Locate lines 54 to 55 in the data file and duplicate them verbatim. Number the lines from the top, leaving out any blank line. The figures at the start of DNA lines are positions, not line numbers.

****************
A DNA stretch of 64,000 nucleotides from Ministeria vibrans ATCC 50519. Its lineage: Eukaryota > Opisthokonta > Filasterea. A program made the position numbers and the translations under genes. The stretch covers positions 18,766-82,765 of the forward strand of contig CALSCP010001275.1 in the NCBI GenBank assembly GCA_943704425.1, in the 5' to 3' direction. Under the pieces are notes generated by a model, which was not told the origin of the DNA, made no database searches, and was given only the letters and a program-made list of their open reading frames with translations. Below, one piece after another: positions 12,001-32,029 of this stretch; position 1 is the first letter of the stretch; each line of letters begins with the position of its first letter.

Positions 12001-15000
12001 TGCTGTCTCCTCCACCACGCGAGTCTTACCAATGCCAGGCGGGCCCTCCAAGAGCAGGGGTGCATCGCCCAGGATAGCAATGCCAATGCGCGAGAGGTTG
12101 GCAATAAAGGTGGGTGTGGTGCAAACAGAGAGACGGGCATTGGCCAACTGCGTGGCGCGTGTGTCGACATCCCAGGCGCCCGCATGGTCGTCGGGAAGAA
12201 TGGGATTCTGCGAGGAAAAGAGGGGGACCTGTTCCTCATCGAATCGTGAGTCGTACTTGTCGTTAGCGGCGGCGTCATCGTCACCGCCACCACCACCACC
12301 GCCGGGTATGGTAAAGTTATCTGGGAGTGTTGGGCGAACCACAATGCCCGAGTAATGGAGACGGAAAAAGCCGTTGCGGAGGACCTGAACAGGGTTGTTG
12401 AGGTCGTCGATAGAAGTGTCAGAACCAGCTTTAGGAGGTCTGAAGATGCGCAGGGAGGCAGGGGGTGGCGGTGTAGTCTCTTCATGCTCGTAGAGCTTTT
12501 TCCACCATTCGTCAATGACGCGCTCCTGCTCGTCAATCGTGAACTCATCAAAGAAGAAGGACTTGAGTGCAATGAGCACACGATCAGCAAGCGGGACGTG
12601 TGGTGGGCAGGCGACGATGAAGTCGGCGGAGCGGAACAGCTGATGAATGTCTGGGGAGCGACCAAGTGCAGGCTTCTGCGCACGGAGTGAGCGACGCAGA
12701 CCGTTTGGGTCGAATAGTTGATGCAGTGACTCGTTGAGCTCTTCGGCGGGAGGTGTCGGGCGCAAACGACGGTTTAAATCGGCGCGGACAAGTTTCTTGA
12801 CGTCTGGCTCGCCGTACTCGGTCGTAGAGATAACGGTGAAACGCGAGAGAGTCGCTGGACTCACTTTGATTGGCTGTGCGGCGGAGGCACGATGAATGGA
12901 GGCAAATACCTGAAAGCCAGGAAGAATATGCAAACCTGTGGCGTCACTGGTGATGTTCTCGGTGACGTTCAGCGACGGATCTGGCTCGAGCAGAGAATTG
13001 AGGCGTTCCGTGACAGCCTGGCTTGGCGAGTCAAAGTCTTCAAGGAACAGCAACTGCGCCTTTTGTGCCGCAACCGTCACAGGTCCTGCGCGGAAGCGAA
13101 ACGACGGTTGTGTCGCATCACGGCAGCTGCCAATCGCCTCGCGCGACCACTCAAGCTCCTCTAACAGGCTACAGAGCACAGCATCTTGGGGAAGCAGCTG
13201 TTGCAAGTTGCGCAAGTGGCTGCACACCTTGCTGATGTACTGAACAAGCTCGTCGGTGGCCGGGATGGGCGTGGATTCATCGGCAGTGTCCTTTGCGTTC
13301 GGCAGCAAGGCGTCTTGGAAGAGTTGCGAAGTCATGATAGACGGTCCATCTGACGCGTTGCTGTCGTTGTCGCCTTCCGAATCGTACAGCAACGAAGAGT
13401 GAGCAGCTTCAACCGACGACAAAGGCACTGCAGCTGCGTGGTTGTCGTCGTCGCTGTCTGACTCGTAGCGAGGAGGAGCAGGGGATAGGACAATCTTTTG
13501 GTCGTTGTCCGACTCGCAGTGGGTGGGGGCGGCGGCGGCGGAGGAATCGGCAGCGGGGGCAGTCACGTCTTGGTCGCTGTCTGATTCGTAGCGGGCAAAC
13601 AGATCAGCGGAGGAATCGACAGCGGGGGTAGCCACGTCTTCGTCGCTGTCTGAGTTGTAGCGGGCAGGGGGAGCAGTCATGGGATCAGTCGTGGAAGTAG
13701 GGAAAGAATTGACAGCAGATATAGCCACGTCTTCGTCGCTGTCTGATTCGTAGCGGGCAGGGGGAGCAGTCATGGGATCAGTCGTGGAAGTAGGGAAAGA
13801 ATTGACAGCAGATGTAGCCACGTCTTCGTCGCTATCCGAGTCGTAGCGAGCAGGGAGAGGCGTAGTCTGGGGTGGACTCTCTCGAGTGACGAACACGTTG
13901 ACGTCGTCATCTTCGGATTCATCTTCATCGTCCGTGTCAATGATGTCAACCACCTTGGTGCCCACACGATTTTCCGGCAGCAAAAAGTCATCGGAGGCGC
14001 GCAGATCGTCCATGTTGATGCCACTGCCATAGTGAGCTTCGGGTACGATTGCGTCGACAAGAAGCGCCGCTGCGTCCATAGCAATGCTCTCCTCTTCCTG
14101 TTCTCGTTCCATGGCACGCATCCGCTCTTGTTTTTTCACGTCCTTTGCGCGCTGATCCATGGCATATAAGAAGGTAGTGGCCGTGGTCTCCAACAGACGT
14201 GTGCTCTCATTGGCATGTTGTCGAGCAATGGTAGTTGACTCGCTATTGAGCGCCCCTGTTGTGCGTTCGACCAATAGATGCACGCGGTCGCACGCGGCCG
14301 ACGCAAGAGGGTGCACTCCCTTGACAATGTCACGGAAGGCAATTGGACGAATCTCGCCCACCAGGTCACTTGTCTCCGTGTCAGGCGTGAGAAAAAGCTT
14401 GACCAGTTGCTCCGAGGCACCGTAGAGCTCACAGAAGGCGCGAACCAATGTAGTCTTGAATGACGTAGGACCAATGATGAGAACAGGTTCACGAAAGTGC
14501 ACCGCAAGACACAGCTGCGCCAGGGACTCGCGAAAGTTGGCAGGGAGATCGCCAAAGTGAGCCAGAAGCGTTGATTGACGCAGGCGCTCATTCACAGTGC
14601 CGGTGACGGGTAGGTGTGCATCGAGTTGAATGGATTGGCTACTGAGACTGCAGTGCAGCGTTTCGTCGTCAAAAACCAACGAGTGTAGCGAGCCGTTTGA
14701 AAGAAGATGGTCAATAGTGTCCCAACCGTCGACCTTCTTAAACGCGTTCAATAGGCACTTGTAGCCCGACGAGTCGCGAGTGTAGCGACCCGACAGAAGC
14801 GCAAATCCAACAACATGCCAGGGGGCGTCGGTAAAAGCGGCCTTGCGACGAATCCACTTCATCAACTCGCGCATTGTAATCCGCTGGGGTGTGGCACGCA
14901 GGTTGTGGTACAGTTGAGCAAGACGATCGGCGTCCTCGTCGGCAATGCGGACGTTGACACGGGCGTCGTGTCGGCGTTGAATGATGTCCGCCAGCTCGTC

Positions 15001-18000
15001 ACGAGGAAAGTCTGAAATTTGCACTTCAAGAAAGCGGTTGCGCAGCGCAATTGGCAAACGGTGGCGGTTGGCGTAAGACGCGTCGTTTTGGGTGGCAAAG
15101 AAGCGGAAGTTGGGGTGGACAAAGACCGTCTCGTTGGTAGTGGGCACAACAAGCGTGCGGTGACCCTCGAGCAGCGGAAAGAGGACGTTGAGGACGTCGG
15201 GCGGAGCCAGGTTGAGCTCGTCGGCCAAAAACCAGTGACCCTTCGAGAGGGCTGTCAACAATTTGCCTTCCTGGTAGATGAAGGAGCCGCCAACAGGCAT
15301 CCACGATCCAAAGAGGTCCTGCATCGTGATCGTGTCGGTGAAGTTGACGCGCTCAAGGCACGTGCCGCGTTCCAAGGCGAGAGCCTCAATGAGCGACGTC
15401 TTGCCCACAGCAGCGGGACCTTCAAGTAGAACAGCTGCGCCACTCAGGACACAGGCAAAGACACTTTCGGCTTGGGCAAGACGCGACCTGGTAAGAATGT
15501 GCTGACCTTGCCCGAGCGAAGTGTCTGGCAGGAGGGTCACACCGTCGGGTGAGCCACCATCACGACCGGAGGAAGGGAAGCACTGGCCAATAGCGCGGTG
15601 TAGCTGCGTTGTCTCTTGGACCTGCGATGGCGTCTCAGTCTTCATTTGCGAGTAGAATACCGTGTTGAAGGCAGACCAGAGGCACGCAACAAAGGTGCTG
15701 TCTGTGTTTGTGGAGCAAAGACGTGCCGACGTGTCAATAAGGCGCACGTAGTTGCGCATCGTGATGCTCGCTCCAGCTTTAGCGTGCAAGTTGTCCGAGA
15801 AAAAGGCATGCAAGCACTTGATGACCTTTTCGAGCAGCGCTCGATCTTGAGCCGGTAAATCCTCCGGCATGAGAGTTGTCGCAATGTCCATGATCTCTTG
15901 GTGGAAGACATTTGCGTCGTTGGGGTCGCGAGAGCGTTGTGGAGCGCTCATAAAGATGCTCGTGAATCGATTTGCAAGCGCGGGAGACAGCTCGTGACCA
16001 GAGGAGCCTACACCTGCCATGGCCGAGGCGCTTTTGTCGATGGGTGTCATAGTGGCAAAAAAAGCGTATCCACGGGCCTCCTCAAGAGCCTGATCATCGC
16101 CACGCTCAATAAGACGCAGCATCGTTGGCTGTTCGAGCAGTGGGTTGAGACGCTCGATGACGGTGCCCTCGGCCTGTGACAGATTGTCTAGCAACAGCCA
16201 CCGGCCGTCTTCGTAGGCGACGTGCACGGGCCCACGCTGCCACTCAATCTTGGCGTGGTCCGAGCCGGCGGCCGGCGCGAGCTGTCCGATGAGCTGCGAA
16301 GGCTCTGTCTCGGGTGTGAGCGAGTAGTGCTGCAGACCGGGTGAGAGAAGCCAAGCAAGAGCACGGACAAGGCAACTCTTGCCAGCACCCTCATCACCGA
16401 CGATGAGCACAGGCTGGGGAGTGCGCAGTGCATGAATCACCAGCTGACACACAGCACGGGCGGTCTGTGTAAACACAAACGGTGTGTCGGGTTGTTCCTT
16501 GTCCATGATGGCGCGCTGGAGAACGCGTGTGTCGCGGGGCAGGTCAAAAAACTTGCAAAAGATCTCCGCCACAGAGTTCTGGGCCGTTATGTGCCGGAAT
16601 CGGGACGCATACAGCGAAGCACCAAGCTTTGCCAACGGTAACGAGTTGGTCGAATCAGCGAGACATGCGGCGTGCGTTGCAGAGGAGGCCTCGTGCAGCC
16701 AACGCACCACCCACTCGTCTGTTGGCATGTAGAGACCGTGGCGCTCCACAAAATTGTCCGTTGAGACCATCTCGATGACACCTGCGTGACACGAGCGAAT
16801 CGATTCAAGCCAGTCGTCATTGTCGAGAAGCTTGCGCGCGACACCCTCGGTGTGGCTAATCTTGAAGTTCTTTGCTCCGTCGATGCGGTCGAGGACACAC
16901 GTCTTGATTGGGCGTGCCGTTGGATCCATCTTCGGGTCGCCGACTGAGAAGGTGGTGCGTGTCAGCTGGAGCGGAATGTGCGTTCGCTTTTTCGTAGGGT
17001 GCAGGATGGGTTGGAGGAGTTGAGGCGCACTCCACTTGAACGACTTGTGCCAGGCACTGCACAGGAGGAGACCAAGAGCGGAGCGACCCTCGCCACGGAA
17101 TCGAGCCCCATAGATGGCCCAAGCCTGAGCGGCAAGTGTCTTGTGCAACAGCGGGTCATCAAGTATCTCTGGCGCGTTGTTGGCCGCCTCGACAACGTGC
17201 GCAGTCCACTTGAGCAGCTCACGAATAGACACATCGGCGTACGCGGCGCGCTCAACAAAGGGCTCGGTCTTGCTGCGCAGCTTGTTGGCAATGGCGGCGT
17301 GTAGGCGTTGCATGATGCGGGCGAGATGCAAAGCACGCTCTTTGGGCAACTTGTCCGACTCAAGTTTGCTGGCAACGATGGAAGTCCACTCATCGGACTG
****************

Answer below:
17001 GCAGGATGGGTTGGAGGAGTTGAGGCGCACTCCACTTGAACGACTTGTGCCAGGCACTGCACAGGAGGAGACCAAGAGCGGAGCGACCCTCGCCACGGAA
17101 TCGAGCCCCATAGATGGCCCAAGCCTGAGCGGCAAGTGTCTTGTGCAACAGCGGGTCATCAAGTATCTCTGGCGCGTTGTTGGCCGCCTCGACAACGTGC